Maria Quevedo featured

Inspirational Woman: Maria Quevedo | Director, Code Club & Raspberry Pi Foundation


Maria QuevedoMaria has over ten years’ experience in senior leadership positions across the charity and private sectors.

In her role as Director of Code Club, she has focused on implementing innovative strategies to grow Code Club’s community of volunteers and venues, expanding beyond the tech sector to engage new and diverse audiences.

She leads a team with UK-wide and global capacity, encouraging them to explore creative approaches to increase and widen the programme’s reach.

Maria is also a Director at the Raspberry Pi Foundation, a UK-based charity, leading Code Club. Code Club is part of the Raspberry Pi family and is a worldwide network of free, volunteer-led coding clubs for children and teenagers. The mission of the Raspberry Pi Foundation is to put the power of digital making into the hands of people all over the world. In 2019, the Raspberry Pi Foundation aims to raise £4.25 million to pursue its educational initiatives including online coding projects, free coding clubs, and volunteer support. They are only able to do this important work thanks to the generous support of their partners.

Please contact [email protected] to get involved.

Tell us a bit about yourself, your background, and your current role

My name is Maria Quevedo. I’m Code Club Director at the Raspberry Pi Foundation. Code Club is a global network of 12,000 coding clubs for 9- to 13-year-olds. These clubs are led by teachers, often with the support of volunteers, and we provide training, teaching materials, and support so they can help club members learn how to code and make their own games, animations, and websites. I lead a team of very talented people, working with them to develop the strategies for growth and engagement our community of volunteers and teachers.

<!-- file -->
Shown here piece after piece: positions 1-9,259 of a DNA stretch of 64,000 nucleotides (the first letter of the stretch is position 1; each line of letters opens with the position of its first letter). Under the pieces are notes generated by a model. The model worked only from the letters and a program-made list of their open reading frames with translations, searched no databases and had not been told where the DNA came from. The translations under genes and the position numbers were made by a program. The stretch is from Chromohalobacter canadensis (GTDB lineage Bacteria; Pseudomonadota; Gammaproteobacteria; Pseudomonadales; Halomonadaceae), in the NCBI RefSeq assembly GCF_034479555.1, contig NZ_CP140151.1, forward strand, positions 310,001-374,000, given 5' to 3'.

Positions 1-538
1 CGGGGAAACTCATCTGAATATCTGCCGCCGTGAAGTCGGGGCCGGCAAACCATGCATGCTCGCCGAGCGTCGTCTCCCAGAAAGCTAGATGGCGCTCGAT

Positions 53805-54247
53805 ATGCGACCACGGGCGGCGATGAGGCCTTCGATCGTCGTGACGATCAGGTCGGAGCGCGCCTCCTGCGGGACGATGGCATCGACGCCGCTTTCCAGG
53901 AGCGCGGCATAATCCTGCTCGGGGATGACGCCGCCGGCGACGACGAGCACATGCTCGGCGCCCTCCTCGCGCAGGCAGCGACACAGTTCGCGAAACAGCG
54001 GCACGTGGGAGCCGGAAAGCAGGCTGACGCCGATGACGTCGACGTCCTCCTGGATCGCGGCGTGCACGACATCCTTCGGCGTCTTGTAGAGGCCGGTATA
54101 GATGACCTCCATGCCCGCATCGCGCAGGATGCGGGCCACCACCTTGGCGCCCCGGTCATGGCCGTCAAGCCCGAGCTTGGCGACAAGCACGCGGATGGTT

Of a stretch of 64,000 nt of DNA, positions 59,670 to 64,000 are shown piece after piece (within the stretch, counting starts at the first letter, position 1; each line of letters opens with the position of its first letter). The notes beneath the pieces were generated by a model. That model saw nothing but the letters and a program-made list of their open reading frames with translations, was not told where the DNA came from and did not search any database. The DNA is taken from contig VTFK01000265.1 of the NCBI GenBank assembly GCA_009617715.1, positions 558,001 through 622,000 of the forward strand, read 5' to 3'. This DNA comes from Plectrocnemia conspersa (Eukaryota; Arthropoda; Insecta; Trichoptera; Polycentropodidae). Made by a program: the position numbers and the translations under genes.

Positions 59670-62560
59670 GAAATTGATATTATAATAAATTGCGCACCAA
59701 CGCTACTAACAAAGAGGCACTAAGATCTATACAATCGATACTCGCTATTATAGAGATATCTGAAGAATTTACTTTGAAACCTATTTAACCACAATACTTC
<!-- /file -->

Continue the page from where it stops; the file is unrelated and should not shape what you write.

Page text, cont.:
Previously, I led educational programmes at a social business, and community projects in a charity working in one of the most deprived areas of London.

Did you ever sit down and plan your career?

No, I didn’t! I trained to be a translator and for many years interpreted for refugees and asylum seekers in London. Then I worked as a journalist, became a researcher at a think tank, and soon ended up managing the team. It was in this job that I realised how much I enjoyed leading teams, and later I decided to use my skills in programmes I really cared about. Education is key to helping people in challenging circumstances, and I see tech education as one of the main drivers against inequality in the future. We should make sure all young people — whatever their gender or background — have access to learning how to make things with technology, as this will open up lots of opportunities and improve their life chances.

Have you faced any particular challenges along the way and if so, how did you deal with them?

Almost three years ago, Code Club merged with the Raspberry Pi Foundation, and it was a very exciting and challenging time for everybody. It was great to join forces with another organisation so deeply aligned with our values and mission, but we had to navigate a huge amount of change. Both organisations brought amazing teams of people who supported this process with an open mind, and we all worked through it together, and very successfully.